Topiarius contains a variety of articles of academic, botanical and scientific interest, as well as articles on garden design, some of which are now available to read by clicking on the links below…
Architectural & Landscape Historian Dr John Glenn, takes a scholarly look at references in English literature through the centuries, to the use of Taxus for topiary.
In July 1977, The Garden, the Journal of the R.H.S., featured an article by Anne Scott-James, A bibliophile’s garden. It describes the garden made by my mother, Rosemary Verey, at Barnsley House
The newly revised Flora of Cuba contains an important and long-awaited section on Buxus. This section, written by the distinguished German expert Egon Köhler, has now been published as an elegant and impressive separate volume
The following comments are from scientists, nurserymen and private growers. There are many differences in opinion even amongst the leading experts. Everyone has a story to tell, perhaps a treatment to recommend…
Abbie Zabar, New York artist and topiarist, reveals her secrets growing highly ornamental rooftop containers of boxwood without clipping.
Vaux-le-Vicomte, the scene and the cause of the downfall of Nicolas Fouquet, the colourful and immeasurably rich finance minister to Louis XIV. “At six in the evening, Fouquet was the king of France; at two in the morning he was nobody.” Well, not quite, let’s explore further
The Dordogne has long been a favourite destination for the English – hardly surprising given the beauty of the countryside. It is a land of winding rivers, of castles precipitously perched on outcrops of rock with villages huddled below, woods of oak and chestnut on the hills and, in the valleys, rich planting of walnuts. Add to this a sequence of outstanding gardens and the experience achieves a new dimension.
Today wood engraving is flourishing again after a dismal patch in the 1960s and 70s when its simple black and white lines were thought to be dull and outdated. Like their predecessors, the new generation of engravers continue to work on boxwood whenever they could get it but it is in increasingly short supply. Lemonwood is the best substitute and is used by beginners to practise but it is inconsistent.
In the 1700’s there was a flowering of ‘naturalism’, the close following of nature in art and literature – Carl Linnaeus in Sweden, Gilbert White in Hampshire among many others. Duchesses were interested in botany, merchants and aristocrats founded zoos, clergymen recorded natural details of their environments.
Report by Dr Béatrice Henicot, Principal Plant Pathologist at the Royal Horticultural Society
In the mid-1990s, the fungus Cylindrocladium buxicola was introduced into the UK.
Boxwood was a familiar wood in the Classical era of Greece and Rome and is not infrequently mentioned in their literature. It might be of interest to boxwood enthusiasts, as it was to the author,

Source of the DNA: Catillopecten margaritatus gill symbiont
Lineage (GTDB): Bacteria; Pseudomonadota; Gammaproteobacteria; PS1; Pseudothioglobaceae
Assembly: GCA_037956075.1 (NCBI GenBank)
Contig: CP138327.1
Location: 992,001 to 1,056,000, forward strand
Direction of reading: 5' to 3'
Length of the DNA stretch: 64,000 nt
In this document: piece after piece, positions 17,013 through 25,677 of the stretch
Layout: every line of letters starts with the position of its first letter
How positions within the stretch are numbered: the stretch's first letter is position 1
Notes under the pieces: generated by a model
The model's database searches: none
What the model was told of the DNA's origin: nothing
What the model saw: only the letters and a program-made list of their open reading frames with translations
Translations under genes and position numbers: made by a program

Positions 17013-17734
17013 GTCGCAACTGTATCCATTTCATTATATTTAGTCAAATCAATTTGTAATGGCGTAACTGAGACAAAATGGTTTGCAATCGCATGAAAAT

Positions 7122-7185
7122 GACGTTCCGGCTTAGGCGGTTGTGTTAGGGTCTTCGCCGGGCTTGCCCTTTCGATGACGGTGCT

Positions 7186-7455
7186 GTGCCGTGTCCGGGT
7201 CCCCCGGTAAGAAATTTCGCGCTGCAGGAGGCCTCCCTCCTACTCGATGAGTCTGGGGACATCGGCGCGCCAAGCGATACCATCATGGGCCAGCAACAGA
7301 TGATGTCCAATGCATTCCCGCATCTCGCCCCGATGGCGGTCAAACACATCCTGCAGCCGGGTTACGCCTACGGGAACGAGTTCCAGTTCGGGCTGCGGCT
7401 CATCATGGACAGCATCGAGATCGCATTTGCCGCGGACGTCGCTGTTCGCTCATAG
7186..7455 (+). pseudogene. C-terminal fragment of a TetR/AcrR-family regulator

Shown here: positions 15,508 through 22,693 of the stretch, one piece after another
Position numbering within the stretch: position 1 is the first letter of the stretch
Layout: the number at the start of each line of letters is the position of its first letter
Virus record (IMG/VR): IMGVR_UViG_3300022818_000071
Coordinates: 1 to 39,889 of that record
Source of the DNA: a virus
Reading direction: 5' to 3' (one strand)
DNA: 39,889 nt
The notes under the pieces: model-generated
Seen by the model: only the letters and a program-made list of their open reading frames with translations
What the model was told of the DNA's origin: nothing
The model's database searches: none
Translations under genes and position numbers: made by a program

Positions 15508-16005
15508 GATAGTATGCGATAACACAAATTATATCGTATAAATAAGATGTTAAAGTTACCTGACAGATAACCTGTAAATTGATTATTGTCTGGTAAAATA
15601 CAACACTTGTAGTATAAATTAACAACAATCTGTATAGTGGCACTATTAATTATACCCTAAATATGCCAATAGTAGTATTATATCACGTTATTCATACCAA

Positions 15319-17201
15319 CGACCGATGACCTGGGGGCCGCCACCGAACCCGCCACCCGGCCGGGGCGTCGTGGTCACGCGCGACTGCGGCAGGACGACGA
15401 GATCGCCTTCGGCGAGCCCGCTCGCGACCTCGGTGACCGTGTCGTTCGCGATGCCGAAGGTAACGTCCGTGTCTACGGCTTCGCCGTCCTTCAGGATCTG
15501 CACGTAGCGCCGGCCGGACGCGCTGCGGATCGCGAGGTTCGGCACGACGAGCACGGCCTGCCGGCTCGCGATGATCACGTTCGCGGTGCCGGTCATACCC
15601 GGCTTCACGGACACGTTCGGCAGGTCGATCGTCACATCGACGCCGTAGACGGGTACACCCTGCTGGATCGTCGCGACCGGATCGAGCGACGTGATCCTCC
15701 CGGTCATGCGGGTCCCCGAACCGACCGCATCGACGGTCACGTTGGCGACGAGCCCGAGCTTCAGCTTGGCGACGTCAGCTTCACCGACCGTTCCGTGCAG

Boxwood has been known since Classical times and frequently appears in Roman literature. Loudon (1783 – 1843) was a landscape artist and encyclopaedist, writing an ‘Encyclopaedia of Gardening‘ and starting a vogue for ‘Gardenesque’, a style of garden design that had been out of fashion for a century.
For many boxwood authors and enthusiasts it is pleasing that their favourite wood had a role as precious timber in biblical times. The four references to boxwood usually quoted are Isaiah chapters 30, 41 and 60 and Ezekiel 27.
The banking Rothschild brothers built mansions for themselves in the Hertfordshire and Buckinghamshire countryside of 19th century England. Baron Ferdinand Anselm de Rothschild (fig 1) was brought up in Vienna
Baron Ferdinand de Rothschild had an ambition to possess, at Waddesdon Manor, his Buckinghamshire estate, a cabinet of works of art of the highest quality and gradually to eliminate all that was in any respect of the second class. The meticulously carved miniature boxwood artefacts in the Waddesdon Bequest, bequeathed to the British Museum on his death in 1898, are one result of that ambition.
The restoration of the Earl of Leicester’s garden at Kenilworth Castle gave the team assembled by English Heritage an opportunity to examine our knowledge of what an Elizabethan garden consisted of, and how it actually looked. There have been several Tudor re-creations, perhaps the best being that at Shakespeare’s house in Stratford-on-Avon, masterminded by Ernest […]
Originally compiled by Mark Braimbridge (last addition made February 2014) Please note that the following list is of possible reading material. This does not imply endorsement by the EBTS. International Standard Book Numbers (ISBN) and International Standard Serial Numbers (ISSN) are given where known. Adams, Katharina (2004) Buchs Kosmos Garten: Stuttgart ISBN 3440097978 Baker, Margaret […]